The associations between resilience and socio-demographic factors in parents who care for their children with congenital heart disease

Amy E. Delaney, Mei Rosemary Fu, Melissa L. McTernan, Audrey C. Marshall, Jessica Lindberg, Ravi R. Thiagarajan, Zhuzhu Zhou, Jeibei Luo, Sharon Glazer

Research output: Contribution to journalArticlepeer-review

Abstract

Objective: To examine the resilience of parents of children with congenital heart disease and to investigate socio-demographic factors that may influence parents’ resilience. Methods: This is a web-based survey study using a cross-sectional design. A purposive sampling method was utilized to recruit 515 parents who care for children with congenital heart disease. Resilience was assessed using the Dispositional Resilience Scale-Ⅱ. Based on expert-interviews, a questionnaire was designed to collect socio-demographic data. Descriptive statistics, factor analysis, and linear regressions were used to analyze data. Results: A total of 413 parents completed the survey study. The mean resilience score was 3.75 (SD = 0.61; range = 1.89–4.89) with higher scores indicating higher resilience. The linear regression models demonstrated that parents who had lower education levels and lower gross household income had lower resilience (P < 0.05). Conclusions: Parents reported resilience that reflected their ability to cope with stressful events and mitigate stressors associated with having and caring for children with congenital heart disease. Lower education levels and lower gross household income are associated with lower resilience. To increase parents’ resilience, nursing practice and nurse-led interventions should target screening and providing support for parents at-risk for lower resilience. As lower education level and financial hardship are factors that are difficult to modify through personal efforts, charitable foundations, federal and state governments should consider programs that would provide financial and health literacy support for parents at-risk for lower resilience.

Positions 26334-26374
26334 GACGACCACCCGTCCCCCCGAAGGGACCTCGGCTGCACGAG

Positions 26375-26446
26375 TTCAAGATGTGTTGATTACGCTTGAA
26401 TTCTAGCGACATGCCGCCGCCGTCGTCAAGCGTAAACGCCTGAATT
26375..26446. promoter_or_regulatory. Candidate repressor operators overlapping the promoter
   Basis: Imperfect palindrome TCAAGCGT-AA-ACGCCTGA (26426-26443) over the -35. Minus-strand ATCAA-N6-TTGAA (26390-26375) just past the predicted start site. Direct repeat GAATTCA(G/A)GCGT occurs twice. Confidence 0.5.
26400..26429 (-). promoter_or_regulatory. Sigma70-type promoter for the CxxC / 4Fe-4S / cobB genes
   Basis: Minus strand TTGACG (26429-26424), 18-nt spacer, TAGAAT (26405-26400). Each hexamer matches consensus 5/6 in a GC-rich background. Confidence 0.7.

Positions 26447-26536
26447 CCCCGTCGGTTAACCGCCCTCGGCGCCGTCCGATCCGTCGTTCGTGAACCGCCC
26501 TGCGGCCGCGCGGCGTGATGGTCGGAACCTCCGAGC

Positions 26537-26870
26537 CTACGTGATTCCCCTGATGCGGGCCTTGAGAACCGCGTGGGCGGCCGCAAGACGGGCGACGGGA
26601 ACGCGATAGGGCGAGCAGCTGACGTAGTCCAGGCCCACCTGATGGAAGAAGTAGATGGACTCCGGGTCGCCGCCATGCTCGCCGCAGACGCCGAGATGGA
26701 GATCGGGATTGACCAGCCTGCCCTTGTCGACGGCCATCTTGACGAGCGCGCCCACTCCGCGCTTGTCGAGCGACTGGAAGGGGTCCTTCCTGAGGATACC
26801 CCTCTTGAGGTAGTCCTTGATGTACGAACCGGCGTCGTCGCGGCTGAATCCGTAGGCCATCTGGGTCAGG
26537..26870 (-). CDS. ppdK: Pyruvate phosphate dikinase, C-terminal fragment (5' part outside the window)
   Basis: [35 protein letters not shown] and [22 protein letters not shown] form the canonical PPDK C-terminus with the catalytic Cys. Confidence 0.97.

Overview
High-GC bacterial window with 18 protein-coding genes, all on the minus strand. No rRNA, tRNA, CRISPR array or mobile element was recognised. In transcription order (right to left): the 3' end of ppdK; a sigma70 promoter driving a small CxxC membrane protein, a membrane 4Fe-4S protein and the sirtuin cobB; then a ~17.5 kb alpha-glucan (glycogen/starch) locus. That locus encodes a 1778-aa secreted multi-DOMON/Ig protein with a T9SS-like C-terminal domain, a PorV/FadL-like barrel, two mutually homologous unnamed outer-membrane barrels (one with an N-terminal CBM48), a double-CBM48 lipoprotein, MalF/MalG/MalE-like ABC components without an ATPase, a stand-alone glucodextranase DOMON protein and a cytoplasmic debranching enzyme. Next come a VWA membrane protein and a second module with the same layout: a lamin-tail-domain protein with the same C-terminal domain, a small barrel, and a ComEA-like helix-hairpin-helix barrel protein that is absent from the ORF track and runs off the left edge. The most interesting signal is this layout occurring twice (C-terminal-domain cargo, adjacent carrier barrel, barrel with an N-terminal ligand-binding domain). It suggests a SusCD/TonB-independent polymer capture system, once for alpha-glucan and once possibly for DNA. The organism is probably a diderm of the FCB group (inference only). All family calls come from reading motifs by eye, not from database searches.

Original languageEnglish (US)
Pages (from-to)321-327
Number of pages7
JournalInternational Journal of Nursing Sciences
Volume9
Issue number3
DOIs
StatePublished - Jul 2022

Keywords

  • Child
  • Congenital heart defects
  • Financial stress
  • Households
  • Parents
  • Resilience

ASJC Scopus subject areas

  • Nursing(all)

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